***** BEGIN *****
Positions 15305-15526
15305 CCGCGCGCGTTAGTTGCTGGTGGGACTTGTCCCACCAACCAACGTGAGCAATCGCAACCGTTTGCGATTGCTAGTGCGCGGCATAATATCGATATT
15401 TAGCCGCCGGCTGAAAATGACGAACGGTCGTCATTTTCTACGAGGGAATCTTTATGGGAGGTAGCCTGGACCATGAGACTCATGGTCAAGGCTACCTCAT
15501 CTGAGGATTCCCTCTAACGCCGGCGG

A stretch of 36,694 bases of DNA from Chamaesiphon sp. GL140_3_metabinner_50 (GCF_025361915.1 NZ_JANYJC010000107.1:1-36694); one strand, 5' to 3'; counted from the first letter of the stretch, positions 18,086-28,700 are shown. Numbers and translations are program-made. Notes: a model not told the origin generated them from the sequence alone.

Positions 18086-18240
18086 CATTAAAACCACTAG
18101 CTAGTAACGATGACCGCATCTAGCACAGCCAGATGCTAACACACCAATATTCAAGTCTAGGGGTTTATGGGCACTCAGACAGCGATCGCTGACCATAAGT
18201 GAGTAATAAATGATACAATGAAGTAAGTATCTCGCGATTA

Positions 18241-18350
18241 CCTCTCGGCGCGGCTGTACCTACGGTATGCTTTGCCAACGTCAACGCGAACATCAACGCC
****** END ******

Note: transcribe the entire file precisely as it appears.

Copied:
Positions 15305-15526
15305 CCGCGCGCGTTAGTTGCTGGTGGGACTTGTCCCACCAACCAACGTGAGCAATCGCAACCGTTTGCGATTGCTAGTGCGCGGCATAATATCGATATT
15401 TAGCCGCCGGCTGAAAATGACGAACGGTCGTCATTTTCTACGAGGGAATCTTTATGGGAGGTAGCCTGGACCATGAGACTCATGGTCAAGGCTACCTCAT
15501 CTGAGGATTCCCTCTAACGCCGGCGG

A stretch of 36,694 bases of DNA from Chamaesiphon sp. GL140_3_metabinner_50 (GCF_025361915.1 NZ_JANYJC010000107.1:1-36694); one strand, 5' to 3'; counted from the first letter of the stretch, positions 18,086-28,700 are shown. Numbers and translations are program-made. Notes: a model not told the origin generated them from the sequence alone.

Positions 18086-18240
18086 CATTAAAACCACTAG
18101 CTAGTAACGATGACCGCATCTAGCACAGCCAGATGCTAACACACCAATATTCAAGTCTAGGGGTTTATGGGCACTCAGACAGCGATCGCTGACCATAAGT
18201 GAGTAATAAATGATACAATGAAGTAAGTATCTCGCGATTA

Positions 18241-18350
18241 CCTCTCGGCGCGGCTGTACCTACGGTATGCTTTGCCAACGTCAACGCGAACATCAACGCC